Write using “if-then” conditionals
Conditional statements are very common in disclosure documents— although they are rarely written that way. When we rewrote the last example as a conditional, we followed the natural English word order very closely. That’s why the sentence is easier to read.
Here are four rules of thumb to help you write conditional statements effectively:
· One “if,” one “then” When there is only one if and one then, starting with the if may spare some of your readers from having to read the rest of the sentence. In these cases, the if clause defines who or what the “then” clause applies to.
If you invested in Class A shares, then...
· One “if,” multiple “thens” When there is only one if and more than one then, start with the if and tabulate the thens.
· Multiple “ifs,” one “then” When there is only one then and more than one if, start with the then and tabulate the ifs.
· Multiples “ifs” and “thens” When there is more than one if and more than one then, you’ll probably need to break it down into more than one sentence, taking care to specify which ifs apply to which thens. If the information is still unclear, consider presenting the information in a table.
Keep your sentence structure parallel
A long sentence often fails without a parallel structure. Parallelism simply means ensuring a list or series of items is presented using parallel parts of speech, such as nouns or verbs. Note the quotation in the margin.
In this section, we’ve shown each parallel structure we’ve used in bold.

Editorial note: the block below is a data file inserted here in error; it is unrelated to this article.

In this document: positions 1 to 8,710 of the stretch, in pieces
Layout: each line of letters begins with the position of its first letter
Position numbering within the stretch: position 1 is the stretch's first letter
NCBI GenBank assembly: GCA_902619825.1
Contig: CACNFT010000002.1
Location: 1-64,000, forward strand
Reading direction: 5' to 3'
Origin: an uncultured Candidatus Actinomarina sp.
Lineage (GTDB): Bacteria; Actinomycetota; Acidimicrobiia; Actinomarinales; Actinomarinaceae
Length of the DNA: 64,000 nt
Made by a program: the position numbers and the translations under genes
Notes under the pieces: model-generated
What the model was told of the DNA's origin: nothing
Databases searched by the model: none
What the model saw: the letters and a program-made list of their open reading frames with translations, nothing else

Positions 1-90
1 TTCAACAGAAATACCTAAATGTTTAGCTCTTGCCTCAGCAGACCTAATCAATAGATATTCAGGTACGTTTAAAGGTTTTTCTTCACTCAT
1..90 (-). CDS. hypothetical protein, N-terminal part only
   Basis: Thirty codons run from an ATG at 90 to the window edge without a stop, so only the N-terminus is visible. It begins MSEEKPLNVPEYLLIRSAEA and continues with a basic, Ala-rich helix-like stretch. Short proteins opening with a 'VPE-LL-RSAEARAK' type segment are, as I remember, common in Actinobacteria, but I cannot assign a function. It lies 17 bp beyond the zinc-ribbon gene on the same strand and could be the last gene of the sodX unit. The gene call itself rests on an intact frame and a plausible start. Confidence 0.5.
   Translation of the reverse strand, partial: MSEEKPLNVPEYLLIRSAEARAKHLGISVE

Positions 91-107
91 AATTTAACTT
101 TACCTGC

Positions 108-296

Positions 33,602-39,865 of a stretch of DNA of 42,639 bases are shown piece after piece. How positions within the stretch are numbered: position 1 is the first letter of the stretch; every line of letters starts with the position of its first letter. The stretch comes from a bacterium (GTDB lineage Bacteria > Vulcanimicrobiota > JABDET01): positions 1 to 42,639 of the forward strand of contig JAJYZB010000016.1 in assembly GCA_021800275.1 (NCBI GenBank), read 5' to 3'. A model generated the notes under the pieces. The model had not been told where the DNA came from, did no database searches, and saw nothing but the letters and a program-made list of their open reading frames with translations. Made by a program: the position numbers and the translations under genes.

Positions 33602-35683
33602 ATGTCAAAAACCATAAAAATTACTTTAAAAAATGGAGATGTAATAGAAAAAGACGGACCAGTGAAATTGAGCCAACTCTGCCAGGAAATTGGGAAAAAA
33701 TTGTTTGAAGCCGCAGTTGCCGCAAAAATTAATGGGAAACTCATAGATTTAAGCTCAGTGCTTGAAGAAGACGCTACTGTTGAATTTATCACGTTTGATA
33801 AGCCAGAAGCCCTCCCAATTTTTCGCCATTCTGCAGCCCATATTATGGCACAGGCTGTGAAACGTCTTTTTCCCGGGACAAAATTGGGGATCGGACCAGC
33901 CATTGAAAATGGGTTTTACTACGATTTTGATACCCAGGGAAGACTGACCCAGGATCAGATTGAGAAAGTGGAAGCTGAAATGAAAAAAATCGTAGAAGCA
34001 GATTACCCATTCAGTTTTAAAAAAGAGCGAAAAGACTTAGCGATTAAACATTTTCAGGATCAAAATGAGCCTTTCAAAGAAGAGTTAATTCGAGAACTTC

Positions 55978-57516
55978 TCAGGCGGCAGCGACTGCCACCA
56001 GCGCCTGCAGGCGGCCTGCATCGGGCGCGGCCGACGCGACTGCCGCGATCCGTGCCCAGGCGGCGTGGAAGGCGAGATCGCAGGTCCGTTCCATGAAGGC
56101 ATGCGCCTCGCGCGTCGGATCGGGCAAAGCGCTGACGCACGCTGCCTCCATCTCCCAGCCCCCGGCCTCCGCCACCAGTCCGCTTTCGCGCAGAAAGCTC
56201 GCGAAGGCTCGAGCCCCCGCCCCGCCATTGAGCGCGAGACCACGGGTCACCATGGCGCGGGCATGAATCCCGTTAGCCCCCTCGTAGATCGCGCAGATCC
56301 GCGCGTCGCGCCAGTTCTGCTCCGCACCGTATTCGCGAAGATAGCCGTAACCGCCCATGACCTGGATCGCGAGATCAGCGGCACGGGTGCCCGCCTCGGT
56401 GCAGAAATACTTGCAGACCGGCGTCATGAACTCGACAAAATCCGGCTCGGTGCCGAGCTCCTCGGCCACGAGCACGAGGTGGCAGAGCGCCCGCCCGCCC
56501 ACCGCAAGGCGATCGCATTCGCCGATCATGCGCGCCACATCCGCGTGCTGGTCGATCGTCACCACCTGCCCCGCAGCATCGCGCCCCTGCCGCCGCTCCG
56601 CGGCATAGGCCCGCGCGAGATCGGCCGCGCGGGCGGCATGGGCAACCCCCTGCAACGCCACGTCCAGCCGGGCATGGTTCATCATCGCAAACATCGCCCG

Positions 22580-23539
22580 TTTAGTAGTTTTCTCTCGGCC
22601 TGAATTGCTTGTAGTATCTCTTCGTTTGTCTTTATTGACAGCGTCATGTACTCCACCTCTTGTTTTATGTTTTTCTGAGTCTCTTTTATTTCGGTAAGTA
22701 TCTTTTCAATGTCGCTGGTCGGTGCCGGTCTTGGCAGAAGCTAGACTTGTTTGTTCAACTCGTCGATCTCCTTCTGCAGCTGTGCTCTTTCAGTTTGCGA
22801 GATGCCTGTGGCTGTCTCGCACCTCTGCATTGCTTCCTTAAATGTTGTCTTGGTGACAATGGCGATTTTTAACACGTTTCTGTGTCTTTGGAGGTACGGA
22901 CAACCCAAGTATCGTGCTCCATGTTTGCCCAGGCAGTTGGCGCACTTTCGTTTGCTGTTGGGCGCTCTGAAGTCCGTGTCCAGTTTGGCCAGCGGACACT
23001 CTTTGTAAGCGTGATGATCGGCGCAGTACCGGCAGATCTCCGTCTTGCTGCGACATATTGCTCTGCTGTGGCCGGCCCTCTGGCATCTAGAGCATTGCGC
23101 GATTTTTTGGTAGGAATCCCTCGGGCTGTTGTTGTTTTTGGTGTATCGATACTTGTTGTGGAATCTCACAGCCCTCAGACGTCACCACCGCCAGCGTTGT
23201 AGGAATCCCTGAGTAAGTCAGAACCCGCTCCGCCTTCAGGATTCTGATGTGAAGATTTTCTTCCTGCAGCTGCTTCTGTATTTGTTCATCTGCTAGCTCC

Here’s an example from a mutual fund prospectus that lacks parallel structure:
If you want to buy shares in Fund X by mail, fill out and sign the Account Application form, making your check payable to “The X Fund,” and put your social security or taxpayer identification number on your check.
If you want to buy shares in Fund X by mail, fill out and sign the Account Application form, make your check payable to “The X Fund,” and put your social security or taxpayer identification number on your check.
Here is a more subtle example from another mutual fund prospectus:
We invest the Fund’s assets in short-term money market securities to provide you with liquidity, protection of your investment, and high current income.
This sentence is unparallel because its series is made up of two nouns and an adjective before the third noun. It’s also awkward because the verb provide is too closely paired with the nominalization protection.
One logical revision to the original sentence is to change the noun series to a verb series.
We invest in short-term money market securities to provide you with liquidity, to protect your investment, and to generate high current income.
All writers, regardless of their degree of expertise, occasionally write unparallel sentences. The best way to rid your document of them is to read through it once solely to find these mistakes. Reading your document aloud can make unparallel constructions easier to spot.
Steer clear of “respectively”
How easy is it to read the following sentence once and understand what it means?
The Senior Notes and the guarantee (the “Guarantee”) of the Senior Notes by Island Holdings will constitute unsecured senior obligations of the Issuer and Island Holdings, respectively.
The senior notes are an unsecured senior obligation of the issuer, while the guarantee of the senior notes is an unsecured senior obligation of Island Holdings.
Whenever you use “respectively,” you force your reader to go back and match up what belongs to what. You may be saving words by using “respectively,” but your reader has to use more time and read your words twice to understand what you’ve written.